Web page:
Cybercriminals are everywhere. Unfortunately, once they get into your network, they get plenty of time to do their dirty work, as it takes almost two months (50 days) on average for IT teams to identify that a breach has occurred.
And the costs quickly add up. According to the Ponemon Institute’s 2019 Cost of a Data Breach Study, the average cost of recovery per incident is $3.92 million.
To mitigate these risks, you must have a cyber incident response plan. This allows you to minimize the damages and costs when—not if—you’re attacked.
But how does cybersecurity—and fast response to incidents—fit into your established (and presumably well-oiled) IT incident management machinery?
The IT Infrastructure Library (ITIL®) has become the standard for how many organizations manage their IT infrastructures. But although it—or variations of it—do a good job of helping companies organize and manage their IT services, it’s short on security. Relying on ITIL could leave you high and dry when the cybercriminals come for you.
In this blog, we talk about how security and IT incident management currently reside in different silos in many organizations. We examine why this is a problem, and suggest ways to fix this so that any incident that affects IT services—whether cyber security, IT infrastructure, or other issues—is addressed and solved swiftly and effectively.
Incident management and cybersecurity: separate, but equally important
Your IT incident management (IM) team is a key part of IT service management (ITSM). The team’s charter is to swiftly get services back to normal after interruptions. Their goal is to minimize how the issue affects users—and the business. Operationally, this means reducing the length and severity of disruption from unexpected hardware, software, and network slowdowns or outages.
The IM team goes into action when someone or something—a user or IT staff member, or perhaps an automated alert system—identifies that an event has occurred. Perhaps the network has slowed down, or an application fails to respond. The IM staff first contains the incident to prevent it from affecting other services. Then, they typically find a temporary workaround, deploy the fix, recover the system, and place that system back into production. IT staff then performs root-cause analysis (if required) to determine the reason for the problem, logs the incident for future reference, and, if necessary, involves the appropriate people to begin working on a permanent fix.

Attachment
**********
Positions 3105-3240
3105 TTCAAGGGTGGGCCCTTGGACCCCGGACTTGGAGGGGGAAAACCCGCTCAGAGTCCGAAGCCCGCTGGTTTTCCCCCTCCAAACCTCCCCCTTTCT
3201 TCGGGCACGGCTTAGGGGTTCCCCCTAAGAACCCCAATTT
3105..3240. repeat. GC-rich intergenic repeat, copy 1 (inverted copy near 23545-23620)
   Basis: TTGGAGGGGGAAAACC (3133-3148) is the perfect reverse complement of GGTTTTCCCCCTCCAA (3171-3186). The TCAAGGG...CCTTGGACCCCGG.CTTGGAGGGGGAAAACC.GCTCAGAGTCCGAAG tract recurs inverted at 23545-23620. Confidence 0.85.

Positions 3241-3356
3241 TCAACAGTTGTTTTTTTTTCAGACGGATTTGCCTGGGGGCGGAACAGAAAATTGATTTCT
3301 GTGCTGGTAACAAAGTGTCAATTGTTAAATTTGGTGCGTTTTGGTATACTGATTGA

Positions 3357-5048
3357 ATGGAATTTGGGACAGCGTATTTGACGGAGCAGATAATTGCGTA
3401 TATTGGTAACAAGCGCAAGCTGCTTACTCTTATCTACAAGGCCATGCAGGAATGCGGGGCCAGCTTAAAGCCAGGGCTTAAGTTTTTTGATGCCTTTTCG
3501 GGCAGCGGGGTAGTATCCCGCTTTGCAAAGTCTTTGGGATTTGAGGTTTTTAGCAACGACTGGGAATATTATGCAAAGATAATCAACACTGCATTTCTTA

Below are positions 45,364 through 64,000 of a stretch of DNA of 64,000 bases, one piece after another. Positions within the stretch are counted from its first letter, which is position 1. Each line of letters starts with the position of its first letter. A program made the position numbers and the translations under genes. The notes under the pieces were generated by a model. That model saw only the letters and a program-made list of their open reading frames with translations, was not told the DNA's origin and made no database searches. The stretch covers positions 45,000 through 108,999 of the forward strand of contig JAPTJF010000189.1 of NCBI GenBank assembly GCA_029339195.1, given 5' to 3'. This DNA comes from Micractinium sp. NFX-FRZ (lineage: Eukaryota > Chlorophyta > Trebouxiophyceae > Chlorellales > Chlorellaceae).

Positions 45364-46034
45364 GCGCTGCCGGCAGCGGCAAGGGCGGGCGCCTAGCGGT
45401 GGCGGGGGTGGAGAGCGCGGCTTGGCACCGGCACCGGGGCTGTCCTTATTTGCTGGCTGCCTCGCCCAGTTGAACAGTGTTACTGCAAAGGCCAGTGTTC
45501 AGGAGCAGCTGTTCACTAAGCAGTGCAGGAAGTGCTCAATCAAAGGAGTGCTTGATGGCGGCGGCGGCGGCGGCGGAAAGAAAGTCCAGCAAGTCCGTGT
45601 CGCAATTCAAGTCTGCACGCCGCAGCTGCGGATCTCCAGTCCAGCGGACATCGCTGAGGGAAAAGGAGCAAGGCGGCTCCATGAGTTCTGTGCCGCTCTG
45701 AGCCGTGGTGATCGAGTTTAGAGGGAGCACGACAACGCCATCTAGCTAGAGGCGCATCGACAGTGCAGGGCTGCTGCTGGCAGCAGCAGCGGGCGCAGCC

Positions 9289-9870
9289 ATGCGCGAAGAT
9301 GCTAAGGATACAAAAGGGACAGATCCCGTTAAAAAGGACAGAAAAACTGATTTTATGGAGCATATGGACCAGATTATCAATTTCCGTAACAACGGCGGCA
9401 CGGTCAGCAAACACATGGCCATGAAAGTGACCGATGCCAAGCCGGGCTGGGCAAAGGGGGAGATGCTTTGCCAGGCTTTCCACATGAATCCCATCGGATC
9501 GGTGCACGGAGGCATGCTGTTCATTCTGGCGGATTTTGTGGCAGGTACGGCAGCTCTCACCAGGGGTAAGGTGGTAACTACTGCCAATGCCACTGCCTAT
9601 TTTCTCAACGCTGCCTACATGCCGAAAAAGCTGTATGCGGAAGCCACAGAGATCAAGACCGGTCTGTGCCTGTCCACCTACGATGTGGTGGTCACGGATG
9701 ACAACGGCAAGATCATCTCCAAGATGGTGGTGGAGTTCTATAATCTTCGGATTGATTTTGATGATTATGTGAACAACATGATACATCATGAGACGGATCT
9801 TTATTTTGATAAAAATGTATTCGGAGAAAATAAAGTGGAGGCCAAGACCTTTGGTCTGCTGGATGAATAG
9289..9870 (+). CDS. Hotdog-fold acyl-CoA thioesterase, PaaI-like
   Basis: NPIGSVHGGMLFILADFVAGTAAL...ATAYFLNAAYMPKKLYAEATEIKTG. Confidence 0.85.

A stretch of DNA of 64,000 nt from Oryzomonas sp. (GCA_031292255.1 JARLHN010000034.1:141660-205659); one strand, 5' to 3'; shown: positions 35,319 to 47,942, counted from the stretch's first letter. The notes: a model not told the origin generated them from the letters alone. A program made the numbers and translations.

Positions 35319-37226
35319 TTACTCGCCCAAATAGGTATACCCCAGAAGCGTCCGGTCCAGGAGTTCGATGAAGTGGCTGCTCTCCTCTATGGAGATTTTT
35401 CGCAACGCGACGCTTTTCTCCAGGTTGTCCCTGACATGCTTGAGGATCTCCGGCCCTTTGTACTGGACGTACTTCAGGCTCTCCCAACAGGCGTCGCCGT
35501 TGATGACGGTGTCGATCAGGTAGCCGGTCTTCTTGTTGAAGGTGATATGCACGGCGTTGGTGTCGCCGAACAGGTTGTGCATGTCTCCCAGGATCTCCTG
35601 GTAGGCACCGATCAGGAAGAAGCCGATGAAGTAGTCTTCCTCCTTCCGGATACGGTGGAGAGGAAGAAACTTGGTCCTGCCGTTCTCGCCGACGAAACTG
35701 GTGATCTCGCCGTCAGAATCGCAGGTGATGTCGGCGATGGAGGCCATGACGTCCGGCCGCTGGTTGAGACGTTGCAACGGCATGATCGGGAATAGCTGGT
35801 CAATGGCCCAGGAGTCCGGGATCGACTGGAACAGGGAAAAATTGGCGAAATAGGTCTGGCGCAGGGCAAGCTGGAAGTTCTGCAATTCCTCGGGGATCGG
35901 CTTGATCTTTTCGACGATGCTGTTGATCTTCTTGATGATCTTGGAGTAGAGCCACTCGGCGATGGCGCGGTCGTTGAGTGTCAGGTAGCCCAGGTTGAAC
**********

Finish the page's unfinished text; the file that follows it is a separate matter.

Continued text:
Many companies have also built up solid cybersecurity teams. These incident response (IR) teams traditionally have followed a comparable, although parallel, path to resolve problems as the IM team. The difference: their charter is dedicated to responding to security incidents. The kinds of events that trigger the cybersecurity team to respond include:
- Successful or unsuccessful hacker attack
- An alarm raised by an intrusion detection system
- Unauthorized access to sensitive information
- Unauthorized alteration of information
- Unauthorized access to classified or otherwise sensitive data
- Compromise of system/server integrity
- Denial of service (DoS) or distributed DoS
Cybersecurity teams and IM teams have traditionally worked independently. But the world is changing. Technology is advancing rapidly, and organizations are increasingly dependent on it. This means systems must be always on, or there is an adverse impact on the business. The complexities of today’s IT environments and the savviness of cybercriminals—who unfortunately always seem one step head of security professionals—mean that businesses like yours must forge a new relationship between the teams. This means analyzing the people, processes, and technologies of both operations, and seeing how they can work together more seamlessly.
The challenges of IM-IR integration
Today, enterprises are facing questions like: when does an IT IM issue become a security issue—and vice versa? Who—or what automated systems—make that call? Then what happens? Unfortunately, ITIL does not directly address these and other issues. Although it informs what to do at a high level, it is not very helpful operationally.
“The old ‘IT’ way of responding to security incidents with the CIO standing over your shoulder asking, ‘Is it fixed yet?’ is long gone,” wrote Robert Herjavec, president of the Herjavec Group, a consultancy based in Los Angeles.
There are many challenges due to this new complexity. Chief among them: IM and IR teams today are inundated with alerts and data from an increasing portfolio of siloed point solutions, for managing both infrastructure and security disruptions. But the data on these incidents and vulnerabilities often lack business context, making it difficult to know which ones pose the greatest threat to the organization, and who is the best to cope with the disruption. Manual processes and cross-team handoffs hinder the process even further.
A new approach